Tailors in Aba, the commercial hub of Abia, on Wednesday, staged a protest against alleged extortion by Aba Power Limited, APL, a subsidiary of Geometric Power.
The protesters alleged that in spite of the epileptic power supply from APL, the company was trying to run them out of business with estimated bills.
A former Chairman of the Association of Tailors and Fashion Designers in the state, Onyebuchi Nwigwe, said that they were not happy with the activities of APL which, he said, were affecting their trade.
Another tailor, Ikenna Agu, said that they were pained because the company was using policemen and soldiers to harass and intimidate them to pay.
He said that the company came with soldiers on Saturday to their business premises, disconnected their lines without prior warning and also beat up some of them, including some customers.
Agu appealed to the State Government to urgently intervene and call the company to order.
According to him, what is painful about the issue is that APL gives us bills that are more than the number of shops we have in a block.
“How can I be paying N18,000 monthly in my small shop, when I don’t have up to 24 hours light in a month?
“They bring 38 bills in our own building which does not have 38 shops,” he said.
Also, Ugochukwu Iheme, another tailor said that “APL is making life miserable for them” and that the demonstration was meant to expose the fraud in the company.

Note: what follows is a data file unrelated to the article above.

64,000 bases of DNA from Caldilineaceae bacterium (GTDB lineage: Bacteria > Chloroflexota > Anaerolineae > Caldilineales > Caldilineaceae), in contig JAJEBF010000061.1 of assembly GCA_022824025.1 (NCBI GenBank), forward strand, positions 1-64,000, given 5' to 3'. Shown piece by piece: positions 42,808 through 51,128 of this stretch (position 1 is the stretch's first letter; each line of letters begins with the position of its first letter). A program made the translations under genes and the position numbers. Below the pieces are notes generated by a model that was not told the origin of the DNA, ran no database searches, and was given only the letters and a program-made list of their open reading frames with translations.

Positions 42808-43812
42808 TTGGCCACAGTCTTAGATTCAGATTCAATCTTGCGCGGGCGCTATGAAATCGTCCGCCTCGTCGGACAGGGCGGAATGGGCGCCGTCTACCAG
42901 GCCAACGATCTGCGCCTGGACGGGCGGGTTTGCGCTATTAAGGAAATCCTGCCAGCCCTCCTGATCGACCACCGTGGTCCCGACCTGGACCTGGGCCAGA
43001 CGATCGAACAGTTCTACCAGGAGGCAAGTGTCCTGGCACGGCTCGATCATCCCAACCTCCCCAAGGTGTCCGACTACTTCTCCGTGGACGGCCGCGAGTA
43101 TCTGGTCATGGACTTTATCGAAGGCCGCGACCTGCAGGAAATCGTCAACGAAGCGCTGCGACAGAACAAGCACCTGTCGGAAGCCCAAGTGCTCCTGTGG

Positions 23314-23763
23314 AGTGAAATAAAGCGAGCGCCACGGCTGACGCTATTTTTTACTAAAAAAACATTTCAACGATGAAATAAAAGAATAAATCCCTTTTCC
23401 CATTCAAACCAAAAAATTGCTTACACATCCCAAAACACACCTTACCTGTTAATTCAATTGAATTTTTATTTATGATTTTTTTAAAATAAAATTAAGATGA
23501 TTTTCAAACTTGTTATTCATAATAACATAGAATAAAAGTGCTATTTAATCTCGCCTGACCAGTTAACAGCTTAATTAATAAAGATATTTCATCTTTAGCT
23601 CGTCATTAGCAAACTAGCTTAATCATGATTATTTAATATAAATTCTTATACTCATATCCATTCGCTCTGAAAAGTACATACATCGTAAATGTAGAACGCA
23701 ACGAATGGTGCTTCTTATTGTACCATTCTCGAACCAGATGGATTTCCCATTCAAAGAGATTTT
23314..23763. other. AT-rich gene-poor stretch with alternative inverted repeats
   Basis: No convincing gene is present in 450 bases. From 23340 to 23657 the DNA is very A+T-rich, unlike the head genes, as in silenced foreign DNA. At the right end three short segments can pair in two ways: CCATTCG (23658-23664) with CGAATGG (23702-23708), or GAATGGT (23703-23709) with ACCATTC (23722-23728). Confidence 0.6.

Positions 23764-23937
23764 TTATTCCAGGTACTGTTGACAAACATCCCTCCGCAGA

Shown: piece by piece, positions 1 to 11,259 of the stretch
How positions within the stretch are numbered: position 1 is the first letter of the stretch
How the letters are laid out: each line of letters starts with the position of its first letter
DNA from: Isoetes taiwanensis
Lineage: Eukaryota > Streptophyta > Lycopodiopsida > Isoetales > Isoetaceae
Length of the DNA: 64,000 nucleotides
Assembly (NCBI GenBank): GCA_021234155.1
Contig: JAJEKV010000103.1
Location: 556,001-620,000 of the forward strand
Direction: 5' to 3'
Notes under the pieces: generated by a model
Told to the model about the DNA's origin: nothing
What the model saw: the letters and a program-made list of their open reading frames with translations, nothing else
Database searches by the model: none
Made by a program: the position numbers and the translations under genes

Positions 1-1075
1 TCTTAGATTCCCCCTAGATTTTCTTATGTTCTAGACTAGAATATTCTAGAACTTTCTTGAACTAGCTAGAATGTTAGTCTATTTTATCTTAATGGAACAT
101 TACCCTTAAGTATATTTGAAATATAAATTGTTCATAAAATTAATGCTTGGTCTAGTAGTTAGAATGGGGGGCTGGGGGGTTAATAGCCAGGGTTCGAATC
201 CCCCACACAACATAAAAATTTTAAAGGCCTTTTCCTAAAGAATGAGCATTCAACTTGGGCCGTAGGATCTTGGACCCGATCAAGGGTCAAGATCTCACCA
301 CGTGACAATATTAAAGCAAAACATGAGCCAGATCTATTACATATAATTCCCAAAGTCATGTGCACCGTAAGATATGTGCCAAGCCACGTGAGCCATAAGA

Ebere Okoro also said the problem was that the bill was not commensurate with the energy they supply.
Okoro urged the government to step into the matter and stop APL from continuing to extort them.
The Chief Commercial Officer of APL, Blessing Ogbe, debunked the allegations, saying that the tailors’ clusters were placed on the busiest electricity feeder.
Ogbe said that the company ensured that the feeder serves between 12pm and 6pm daily, adding that it was not true that they were placed on estimated billing.
He further said that APL ensured that the National Electricity Regulatory Commission capping order was applied.
He challenged the tailors to bring the bill to cross-check the capping of that month.
He accused them of trying to cut corners, saying that he was aware that there could be up to 30 persons in a shop but they would want to pay the bill for three tailors.